Data! Glorious data! I love finding real numbers (or ANY numbers) about comics and graphic novels for kids.
Hope Larson (Chiggers, Mercury, A Wrinkle in Time) recently conducted a nonscientific survey of 198 girls and women who were self-described comics readers during their tweens/teens. Some highlights of the results:
- Most common age to become a comics fan was 12 years old; major drop-off after 14
- Male relatives (often Dad) or male friends introduced many of them to comics
- X-Men most popular comic
- Biggest draw: "relatable, realistic characters (like the misfit X-Men) or 'kick-ass' wish-fulfillment characters"
- Story and artwork were of nearly equal importance (slight edge to story)
- Almost half attended fan (mostly anime) conventions
Hope also asked, "What can authors, publishers, retailers do to better serve teen/tween girls?" Some responses:
- More and better female characters, especially protagonists. Girls want to see strong, in-control, kick-ass women calling the shots.
- A welcoming atmosphere in local comic stores is key. Many respondents reported feeling uncomfortable in comic stores. They were stared at, talked down to, and generally treated without respect.
- Pink, sparkly cutesy comics about boyfriends, ponies, cupcakes and shopping are widely reviled. Condescend to female readers at your peril, writers and comic publishers.
- The hypersexualization/objectification of female superheroines makes female readers uncomfortable, and sexual violence as a plot point has got to stop.
- Make comics for boys and girls. Comics with dual male and female protagonists. Comics with large casts that offer something for everyone.
- Availability is a problem. Get more comics into schools. Get more comics into libraries—especially school libraries. Get more comics into bookstores, especially large chains.
- There need to be more women creating comics and working in the industry as editors and publishers.
"Pink, sparkly cutesy comics about boyfriends, ponies, cupcakes and shopping are widely reviled. Condescend to female readers at your peril, writers and comic publishers."
Ouch. Is that directed at my pink, sparkly, cutesy comics about cupcakes? (Not about boyfriends and shopping ... only occasionally about ponies. Or unicorns.) My reactions:
- Were these particular readers teen girls (or adults thinking back on their teen years), who are past the Babymouse age (i.e., elementary/early middle school)?
- Since these are self-described "comics fans," are they much more into Direct Market (i.e., comic book publishers) comics and less into book-publisher-produced graphic novels?
- Are they just reacting to cheap, hollow filler comics churned out by evil corporations looking to sell plastic dolls, and not to our own loveable, sincere, witty little mouse (who does not condescend to readers)?
- Is this is a small, nonrepresentative sample size?
- Does Babymouse, indeed, condescend and offend?
"There need to be more women creating comics and working in the industry as editors and publishers."
This is one that I don't quite know how to address. With the recent growth of graphic novels for younger readers, I feel like there are many different worlds colliding, and so perceptions differ widely depending on your own trajectory.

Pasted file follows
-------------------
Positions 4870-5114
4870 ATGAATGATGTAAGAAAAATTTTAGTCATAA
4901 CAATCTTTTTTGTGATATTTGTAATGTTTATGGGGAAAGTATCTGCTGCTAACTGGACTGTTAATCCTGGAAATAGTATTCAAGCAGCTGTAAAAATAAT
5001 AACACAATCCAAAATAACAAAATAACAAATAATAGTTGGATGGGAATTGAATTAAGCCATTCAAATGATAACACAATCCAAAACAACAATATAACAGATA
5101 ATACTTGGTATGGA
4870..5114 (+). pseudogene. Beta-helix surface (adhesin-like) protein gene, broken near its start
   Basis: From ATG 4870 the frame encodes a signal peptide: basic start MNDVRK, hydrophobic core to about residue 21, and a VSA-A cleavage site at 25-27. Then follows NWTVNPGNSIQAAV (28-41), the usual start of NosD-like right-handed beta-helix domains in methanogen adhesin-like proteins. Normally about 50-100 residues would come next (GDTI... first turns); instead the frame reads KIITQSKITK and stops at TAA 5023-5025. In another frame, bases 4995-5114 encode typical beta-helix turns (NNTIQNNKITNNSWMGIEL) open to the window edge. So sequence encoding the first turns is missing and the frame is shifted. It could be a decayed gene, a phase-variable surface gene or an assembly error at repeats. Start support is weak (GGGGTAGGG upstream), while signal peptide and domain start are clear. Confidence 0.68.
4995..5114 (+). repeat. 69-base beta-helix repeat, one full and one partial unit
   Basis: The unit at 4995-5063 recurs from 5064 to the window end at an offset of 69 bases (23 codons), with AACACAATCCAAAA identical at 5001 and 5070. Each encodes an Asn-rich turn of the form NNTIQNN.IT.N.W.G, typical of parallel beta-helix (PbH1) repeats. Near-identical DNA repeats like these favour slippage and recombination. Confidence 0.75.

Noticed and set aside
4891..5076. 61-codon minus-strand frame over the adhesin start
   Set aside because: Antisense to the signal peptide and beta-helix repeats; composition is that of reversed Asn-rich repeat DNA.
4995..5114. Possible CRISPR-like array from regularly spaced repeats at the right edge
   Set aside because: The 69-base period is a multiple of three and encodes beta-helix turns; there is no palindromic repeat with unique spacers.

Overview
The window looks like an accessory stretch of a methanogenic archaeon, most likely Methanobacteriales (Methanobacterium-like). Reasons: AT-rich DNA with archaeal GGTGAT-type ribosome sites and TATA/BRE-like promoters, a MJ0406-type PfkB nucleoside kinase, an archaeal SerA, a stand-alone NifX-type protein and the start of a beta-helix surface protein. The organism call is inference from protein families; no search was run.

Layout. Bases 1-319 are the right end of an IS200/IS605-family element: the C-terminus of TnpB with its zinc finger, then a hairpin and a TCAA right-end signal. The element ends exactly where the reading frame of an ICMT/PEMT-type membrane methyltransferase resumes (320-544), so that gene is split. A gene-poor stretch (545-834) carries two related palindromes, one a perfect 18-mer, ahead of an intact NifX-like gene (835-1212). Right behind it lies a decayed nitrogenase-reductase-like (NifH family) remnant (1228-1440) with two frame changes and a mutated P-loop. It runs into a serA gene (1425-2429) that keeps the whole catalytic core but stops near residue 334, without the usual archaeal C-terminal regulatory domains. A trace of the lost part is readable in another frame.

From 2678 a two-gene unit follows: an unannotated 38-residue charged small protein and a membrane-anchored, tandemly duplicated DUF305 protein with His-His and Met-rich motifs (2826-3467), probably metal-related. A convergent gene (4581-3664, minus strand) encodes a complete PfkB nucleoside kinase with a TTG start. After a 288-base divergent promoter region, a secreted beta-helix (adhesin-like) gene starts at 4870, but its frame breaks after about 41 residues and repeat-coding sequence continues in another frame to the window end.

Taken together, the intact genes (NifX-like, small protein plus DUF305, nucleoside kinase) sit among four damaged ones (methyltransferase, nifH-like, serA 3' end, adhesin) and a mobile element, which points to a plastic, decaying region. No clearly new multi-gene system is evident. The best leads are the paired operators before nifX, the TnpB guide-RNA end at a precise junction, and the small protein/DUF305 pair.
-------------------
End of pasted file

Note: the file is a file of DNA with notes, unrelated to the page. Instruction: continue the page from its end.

For example, you don't have to be a genius to recognize that the comic book field, especially the DC and Marvel traditions, is, um, OVERFLOWING with guys. Not so much with the girls. I didn't come up through the whole Comics Convention scene like so many other comics artists, but having attended a few (and having shopped in some of the non-girl-friendly comic book shops described earlier), I can imagine that it could be an intimidating scene for women (both as creators and as attendees).
But coming, as I do, from other areas of publishing—magazines and books—that gender imbalance is not universal. Quite the opposite: At my magazine, I was one of 5 men (at the peak! it was sometimes less) on my floor, among some 25 women. That seemed to be a pretty average ratio (at least at Hearst). Likewise, the vast majority of children's book editors (I can't speak for adult books) are women. In fact, I've only ever worked for (and largely with) women.
Female creators of graphic novels (particularly for young readers, the area with which I'm most familiar) are likewise in good supply. Off the top of my head, I can think of:
- My sister
- Raina Telgemeier
- Cherise Mericle Harper
- Jill Thompson
- Shannon Hale
- Ursula Vernon
- Eleanor Davis
- Cecil Castellucci
- Jane Yolen
- Jane Espenson
- Alison Bechdel
- Laini Taylor
- ... and Hope Larson herself.
So, taking the comics field as a whole (including DC, Marvel, Dark Horse, and Image, with their vast and vastly influential output), yep, we definitely need more women in the workplace. But considering, at least in my opinion, that the Direct Market publishers have barely been bothering to serve young readers at all in recent decades, that leaves the lion's share of young people's comics to traditional book publishers, who have a nice gender balance.
... so, really, the complaint might be better framed as, "Traditional comic book publishers need more women creators and editors." I think those of us on the book side just need to make sure the current ratio doesn't slip. And to keep bringing more creators into the fold; we need more comics for kids!
Thanks again to Hope for compiling all of this! And I will say this: If there's one thing we DO need more of, it's more data about comics for younger readers, and about those readers themselves! Keep it up, folks.